Carl Menger versus Adam Smith

While Austrian economist Carl Menger was a fan of Adam Smith and defended Smith’s favored economic policies in an article on the 100th anniversary of Smith’s death, I was surprised, on reading Menger, by how critical Menger was of Smith. Moreover, I thought that his 2 main criticisms were off base.

On page 73 of his Principles of Economics, Menger, in explicitly criticizing Smith, writes:

Indeed, the division of labor cannot even be designated as the most important cause of the economic progress of mankind. Correctly, it should be regarded only as one factor among the great influences that lead mankind from barbarism and misery to civilization and wealth.

This has to be false. Menger argues after this quote that the increase in human knowledge is and will be an important contributor to economic progress. True. But a prerequisite for human knowledge having this effect is an extensive division of labor. Thomas Edison was a huge contributor to economic progress. How far would he have gotten if he had had to do everything himself, including producing light bulbs? In such a case, we would back to Smith’s example of one person carrying out all the steps of making a pin and, therefore, producing fewer than 20 pins a day. Whereas 10 people, each specializing in a couple of steps, could produce 48,000 pins a day.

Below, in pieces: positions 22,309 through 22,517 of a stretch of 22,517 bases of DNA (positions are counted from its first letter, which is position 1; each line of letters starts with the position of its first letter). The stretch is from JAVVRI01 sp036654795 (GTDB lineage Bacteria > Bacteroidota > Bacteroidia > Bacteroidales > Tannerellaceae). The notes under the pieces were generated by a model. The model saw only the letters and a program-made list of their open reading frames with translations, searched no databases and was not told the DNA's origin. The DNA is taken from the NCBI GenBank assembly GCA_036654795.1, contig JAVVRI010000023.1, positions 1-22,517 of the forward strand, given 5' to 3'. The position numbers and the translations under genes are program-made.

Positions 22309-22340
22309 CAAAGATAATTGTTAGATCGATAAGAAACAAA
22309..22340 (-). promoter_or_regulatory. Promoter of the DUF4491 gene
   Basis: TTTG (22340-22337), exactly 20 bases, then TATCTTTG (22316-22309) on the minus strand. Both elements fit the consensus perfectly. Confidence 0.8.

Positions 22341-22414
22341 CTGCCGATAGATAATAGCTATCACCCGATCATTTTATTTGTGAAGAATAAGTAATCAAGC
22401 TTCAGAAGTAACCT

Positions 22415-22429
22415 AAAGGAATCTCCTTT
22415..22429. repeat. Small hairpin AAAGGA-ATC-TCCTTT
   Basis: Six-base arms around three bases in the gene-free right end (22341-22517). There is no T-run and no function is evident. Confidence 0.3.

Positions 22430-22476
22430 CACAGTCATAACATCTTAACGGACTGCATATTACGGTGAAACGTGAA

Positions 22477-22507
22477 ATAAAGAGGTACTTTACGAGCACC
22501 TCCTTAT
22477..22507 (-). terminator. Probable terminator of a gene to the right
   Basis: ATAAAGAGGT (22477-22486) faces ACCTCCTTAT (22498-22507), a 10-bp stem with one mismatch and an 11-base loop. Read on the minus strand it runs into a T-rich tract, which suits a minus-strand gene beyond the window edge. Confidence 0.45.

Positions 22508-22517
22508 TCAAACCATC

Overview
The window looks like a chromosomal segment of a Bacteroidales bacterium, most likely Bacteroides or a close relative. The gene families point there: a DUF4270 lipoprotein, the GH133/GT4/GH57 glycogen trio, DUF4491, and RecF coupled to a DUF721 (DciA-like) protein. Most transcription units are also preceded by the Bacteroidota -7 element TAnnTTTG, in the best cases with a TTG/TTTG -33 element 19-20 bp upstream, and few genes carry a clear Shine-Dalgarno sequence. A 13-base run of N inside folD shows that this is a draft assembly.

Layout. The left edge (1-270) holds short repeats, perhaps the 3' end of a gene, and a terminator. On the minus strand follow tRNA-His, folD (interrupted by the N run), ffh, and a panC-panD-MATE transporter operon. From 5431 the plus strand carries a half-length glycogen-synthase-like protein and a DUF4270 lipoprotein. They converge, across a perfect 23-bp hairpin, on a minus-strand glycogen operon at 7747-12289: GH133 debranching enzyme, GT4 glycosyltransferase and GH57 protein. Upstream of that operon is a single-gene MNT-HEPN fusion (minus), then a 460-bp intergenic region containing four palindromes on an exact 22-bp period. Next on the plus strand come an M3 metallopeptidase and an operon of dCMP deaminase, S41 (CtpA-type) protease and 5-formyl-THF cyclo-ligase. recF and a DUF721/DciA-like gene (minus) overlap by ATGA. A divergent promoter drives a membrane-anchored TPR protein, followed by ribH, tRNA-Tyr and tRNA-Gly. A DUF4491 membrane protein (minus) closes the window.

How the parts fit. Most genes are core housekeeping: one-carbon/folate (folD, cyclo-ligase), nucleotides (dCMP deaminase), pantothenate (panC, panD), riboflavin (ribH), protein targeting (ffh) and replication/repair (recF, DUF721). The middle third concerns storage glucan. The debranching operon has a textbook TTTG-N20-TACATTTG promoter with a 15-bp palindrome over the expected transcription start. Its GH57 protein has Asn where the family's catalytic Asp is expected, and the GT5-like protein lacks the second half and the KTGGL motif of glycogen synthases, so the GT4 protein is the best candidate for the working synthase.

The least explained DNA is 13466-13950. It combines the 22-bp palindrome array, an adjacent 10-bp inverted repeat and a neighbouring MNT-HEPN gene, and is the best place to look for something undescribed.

On page 172 of Investigations into the Method of the Social Sciences, Menger writes:

What Adam Smith and even those of his followers who have most successfully developed political economy can actually be charged with is not the failure to recognize the obvious significance of the study of history for the politician. Nor is it failure to recognize the just as obvious principle that various economic institutions and governmental measures correspond to various temporal and spatial conditions of economy. It is their defective understanding of the unintentionally created social institutions and their significance for economy. It is the opinion appearing chiefly in their writings that the institutions of economy are always the intended product of the common will of society as such, results of expressed agreement of members of society or of positive legislation. (italics added by me.)

This seems to me to be the opposite of the truth.